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BIOC33H3 (127)
Lecture

Inflammatory and Structural Heart Disorders

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Department
Biological Sciences
Course
BIOC33H3
Professor
Stephen Reid
Semester
Fall

Description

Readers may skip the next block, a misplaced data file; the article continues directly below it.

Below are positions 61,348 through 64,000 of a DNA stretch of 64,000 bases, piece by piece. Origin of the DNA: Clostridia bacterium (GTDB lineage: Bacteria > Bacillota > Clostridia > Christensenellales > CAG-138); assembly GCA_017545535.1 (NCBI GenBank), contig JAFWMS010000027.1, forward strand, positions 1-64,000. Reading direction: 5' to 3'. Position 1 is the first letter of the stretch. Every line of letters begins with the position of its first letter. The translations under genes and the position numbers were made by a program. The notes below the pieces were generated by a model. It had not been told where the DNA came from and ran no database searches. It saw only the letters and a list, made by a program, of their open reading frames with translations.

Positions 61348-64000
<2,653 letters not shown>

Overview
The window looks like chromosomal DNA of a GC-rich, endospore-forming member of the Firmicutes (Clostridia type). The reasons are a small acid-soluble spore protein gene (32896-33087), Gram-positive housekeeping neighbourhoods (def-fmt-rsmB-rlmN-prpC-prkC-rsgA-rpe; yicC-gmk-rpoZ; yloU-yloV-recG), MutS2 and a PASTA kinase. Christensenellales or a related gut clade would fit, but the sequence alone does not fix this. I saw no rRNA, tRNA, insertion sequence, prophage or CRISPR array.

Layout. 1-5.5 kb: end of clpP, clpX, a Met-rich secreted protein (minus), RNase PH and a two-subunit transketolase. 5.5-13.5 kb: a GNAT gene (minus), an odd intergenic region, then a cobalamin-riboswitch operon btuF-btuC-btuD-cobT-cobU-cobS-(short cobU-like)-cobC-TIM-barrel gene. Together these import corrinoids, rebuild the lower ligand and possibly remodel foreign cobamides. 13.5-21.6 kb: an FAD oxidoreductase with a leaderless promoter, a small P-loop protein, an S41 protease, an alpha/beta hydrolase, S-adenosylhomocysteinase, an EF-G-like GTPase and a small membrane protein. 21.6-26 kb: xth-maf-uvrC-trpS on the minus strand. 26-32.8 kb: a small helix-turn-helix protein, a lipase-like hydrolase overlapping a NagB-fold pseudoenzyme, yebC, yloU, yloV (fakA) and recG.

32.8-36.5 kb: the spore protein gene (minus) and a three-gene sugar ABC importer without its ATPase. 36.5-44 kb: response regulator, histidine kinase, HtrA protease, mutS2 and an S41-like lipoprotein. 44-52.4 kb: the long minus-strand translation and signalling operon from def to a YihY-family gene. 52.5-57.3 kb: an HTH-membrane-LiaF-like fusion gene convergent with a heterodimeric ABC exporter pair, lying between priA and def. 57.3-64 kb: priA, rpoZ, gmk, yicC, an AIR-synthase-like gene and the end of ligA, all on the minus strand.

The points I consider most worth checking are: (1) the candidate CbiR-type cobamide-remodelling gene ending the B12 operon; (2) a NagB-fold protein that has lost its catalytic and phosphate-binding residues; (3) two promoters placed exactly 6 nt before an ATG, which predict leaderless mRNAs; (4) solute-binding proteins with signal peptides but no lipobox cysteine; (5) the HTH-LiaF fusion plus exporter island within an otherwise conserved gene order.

Chapter 37: Inflammatory and Structural Heart Disorders INFECTIVE ENDOCARDITIS  Infective endocarditis (IE) is an infection of the endocardial surface of the heart that affects the cardiac valves. It is treated with penicillin.  Two forms of IE include the subacute form (typically affecting those with preexisting valve disease) and the acute form (typically affecting those with healthy valves).  The most common causative organisms of IE are Staphylococcus aureus and Streptococcus viridans.  The principal risk factors for IE are prior endocarditis, prosthetic valves, acquired valvular disease, and cardiac lesions.  Vegetations, the primary lesions of IE, adhere to the valve surface or endocardium and can embolize to various organs (particularly the lungs, brain, kidneys, and spleen) and to the extremities, causing limb infarction.  The infection may spread locally to cause damage to the valves or to their supporting structures resulting in dysrhythmias, valvular incompetence, and eventual invasion of the myocardium, leading to heart failure (HF), sepsis, and heart block.  Clinical findings in IE are nonspecific and can include the following: o Low-grade fever, chills, weakness, malaise, fatigue, and anorexia o Arthralgias, myalgias, back pain, abdominal discomfort, weight loss, headache, and clubbing of fingers o Splinter hemorrhages (black longitudinal streaks) in the nail beds o Petechiae (a result of fragmentation and microembolization of vegetative lesions) in the conjunctivae, the lips, the buccal mucosa, and the palate and over the ankles, the feet, and the antecubital and popliteal areas o Osler’s nodes (painful, tender, red or purple, pea-size lesions) on the fingertips or toes and Janeway’s lesions (flat, painless, small, red spots) on the palms and soles o Hemorrhagic retinal lesions called Roth’s spots o A new or changing murmur in the aortic or mitral valve o HF  Definitive diagnosis of IE exists if two of the following major criteria are present: positive blood cultures, new or changed cardiac murmur, or intracardiac mass or vegetation noted on echocardiography.  Collaborative care consists of antibiotic prophylaxis for patients with specific cardiac conditions before dental, respiratory tract, gastrointestinal (GI), and genitourinary (GU) procedures and for high-risk patients who (1) are to undergo removal or drainage of infected tissue, (2) receive renal dialysis, or (3) have ventriculoatrial shunts for management of hydrocephalus.  Drug therapy consists of long-term treatment with IV antibiotic therapy with subsequent blood cultures to evaluate the effectiveness of antibiotic therapy.  Early valve replacement followed by prolonged (6 weeks or longer) drug therapy is recommended for patients with fungal infection and prosthetic valve endocarditis.  Fever is treated with aspirin, acetaminophen (Tylenol), ibuprofen (Motrin), fluids, and rest.  Complete bed rest is usually not indicated unless the temperature remains elevated or there are signs of HF.  Overall goals for the patient with IE include (1) normal or baseline cardiac function, (2) performance of activities of daily living (ADLs) without fatigue, and (3) knowledge of the therapeutic regimen to prevent recurrence of endocarditis.  Patients and families must be taught to recognize signs and symptoms of life-threatening complications of IE, such as cerebral emboli (e.g., change in mental status), pulmonary edema (e.g., dyspnea), and HF (e.g., chest pain). o Fever (chronic or intermittent) is a common early sign that the drug therapy is ineffective.  Laboratory data and blood cultures are monitored to determine the effectiveness of the antibiotic therapy. ACUTE PERICARDITIS  Pericarditis is caused by inflammation of the pericardial sac (the pericardium).  Acute pericarditis most often is idiopathic but can be caused by uremia, viral or bacterial infection, acute myocardial infarction (MI), tuberculosis, neoplasm, and trauma.  Pericarditis in the acute MI patient may be described as two distinct syndromes: (1) acute pericarditis (occurs within the initial 48 to 72 hours after an MI), and (2) Dressler syndrome (late pericarditis which appears 4 to 6 weeks after an MI).  Clinical manifestations include the following: o Progressive, frequently severe chest pain that is sharp and pleuritic in nature and worse with deep inspiration and when lying supine. The pain is relieved by sitting. o Pain can be referred to the trapezius muscle (shoulder, upper back). o The hallmark finding in acute pericarditis is the pericardial friction rub.  Complications include pericardial effusion and cardiac tamponade.  Collaborative care includes the following: o Antibiotics o Corticosteroids for pericarditis secondary to systemic lupus erythematosus, patients already taking corticosteroids for a rheumatologic or other immune system condition, or patients who do not respond to nonsteroidal antiinflammatory drugs (NSAIDs) o Pain and inflammation are usually treated with NSAIDs or high-dose salicylates (e.g., aspirin). o Colchicine, an antiinflammatory agent used for gout, may be considered for patients who have recurrent pericarditis. o Pericardiocentesis is usually performed for pericardial effusion with acute cardiac tamponade, purulent pericarditis, and a high suspicion of a neoplasm.  Complications from pericardiocentesis include dysrhythmias, further cardiac tamponade, pneumomediastinum, pneumothorax, myocardial laceration, and coronary artery laceration.  The management of the patient’s pain and anxiety during acute pericarditis is a primary nursing consideration.  ECG monitoring can aid in distinguishing ischemic pain from pericardial pain as ischemia involves localized ST-segment changes, as compared to the diffuse ST-segment changes present in acute pericarditis.  Pain relief measures include maintaining bed rest with the head of the bed elevated to 45 degrees and providing an overbed table for support, and antiinflammatory medications. CHRONIC CONSTRICTIVE PERICARDITIS  Chronic constrictive pericarditis results from scarring with consequent loss of elasticity of the pericardial sac and begins with an initial episode of acute pericarditis followed by fibrous scarring, thickening of the pericardium from calcium deposition, and eventual obliteration of the pericardial space.  The end result is that the fibrotic, thickened, and adherent pericardium impairs the ability of the atria and ventricles to stretch adequately during diastole.  Clinical manifestations mimic HF and cor pulmonale and include dyspnea on exertion, peripheral edema, ascites, fatigue, anorexia, and weight loss.  The most prominent finding is jugular venous distention.  Auscultation reveals a pericardial knock, which is a loud early diastolic sound often heard along the left sternal border.  Treatment of choice for chronic constrictive pericarditis is a pericardiectomy.  Pericardiectomy involves complete resection of the pericardium through a median sternotomy with the use of cardiopulmonary bypass. MYOCARDITIS  Myocarditis is a focal or diffuse inflammation of the myocardium caused by viruses, bacteria, fungi, radiation therapy, and pharmacologic and chemical factors.  Myocarditis is frequently associated with acute pericarditis, particularly when it is caused by coxsackievirus B strains.  Myocarditis results in cardiac dysfunction and has been linked to the development of dilated cardiomyopathy.  Clinical manifestations include the following: o Fever, fatigue, malaise, myalgias, pharyngitis, dyspnea, lymphadenopathy, and nausea and vomiting are early systemic manifestations of the viral illness. o Early cardiac manifestations appear 7 to 10 days after viral infection and include pleuritic chest pain with a pericardial friction rub and effusion. o Late cardiac signs relate to the development of HF and may include an S h3art sound, crackles, jugular venous distention, syncope, peripheral edema, and angina.  Collaborative care includes the following: o Managing associated cardiac decompensation with:  Digoxin (Lanoxin) to treat ventricular failure  Diuretics to reduce fluid volume and decrease preload  Nitroprusside (Nitropress), inamrinone (Inocor), and milrinone (Primacor) to reduce afterload and improve cardiac output  The use of anticoagulation therapy may be considered in patients with a low ejection fraction who are at risk for thrombus formation from blood stasis in the cardiac chambers. o Immunosuppressive therapy to reduce myocardial inflammation and to prevent irreversible myocardial damage. o Oxygen therapy, bed rest, and restricted activity. o Intraaortic balloon pump therapy and ventricular assist devices.  Nursing interventions focus on assessment for the signs and symptoms of HF and include assessing the level of anxiety, instituting measures to decrease anxiety, and keeping the patient and family informed about therapeutic measures.  Most patients with myocarditis recover spontaneously, although some may develop dilated cardiomyopathy. If severe HF occurs, the patient may require heart transplantation. RHEUMATIC FEVER AND HEART DISEASE  Rheumatic fever is an inflammatory disease of the heart potentially involving all layers of the heart.  Rheumatic heart disease is a chronic condition resulting from rheumatic fever that is characterized by scarring and deformity of the heart valves.  Acute rheumatic fever (ARF) is a complication that occurs as a delayed sequela of a group A streptococcal pharyngitis and affects the heart, joints, central nervous system (CNS), and skin.  About 40% of ARF episodes are marked by carditis, meaning that all layers of the heart are involved, and this is referred to as rheumatic pancarditis. o Rheumatic endocarditis is found primarily in the valves. Vegetation forms and valve leaflets may fuse and become thickened or even calcified, resulting in stenosis or regurgitation. o Myocardial involvement is characterized by Aschoff’s bodies. o Rheumatic pericarditis affects the pericardium, which becomes thickened and covered with a fibrinous exudate, and often involves pericardial effusion. o The lesions of rheumatic fever are systemic, especially involving the connective tissue, as well as the joints, skin, and CNS.  Clinical manifestations of ARF include the following: o The presence of two major criteria or one major and two minor criteria plus evidence of a preceding group A streptococcal infection.  Major criteria:  Carditis results in three signs: (1) murmurs of mitral or aortic regurgitation, or mitral stenosis; (2) cardiac enlargement and HF; (3) pericarditis.  Mono- or polyarthritis causes swelling, heat, redness, tenderness, and limitation of motion.  Chorea (Sydenham’s chorea) involves involuntary movements, especially of the face and limbs, muscle weakness, and disturbances of speech and gait.  Erythema marginatum lesions are bright pink, nonpruritic, maplike macular lesions that occur mainly on the trunk and proximal extremities.  Subcutaneous nodules are firm, small, hard, painless swellings located over extensor surfaces of the joints.  Minor criteria:  Clinical findings: fever, polyarthralgia  Laboratory findings: elevated ESR, elevated WBC, elevated CRP  Complications of ARF include chronic rheumatic carditis.  Skin should be assessed for subcutaneous nodules and erythema marginatum.  The overall goals for a patient with rheumatic fever include (1) normal or baseline heart function, (2) resumption of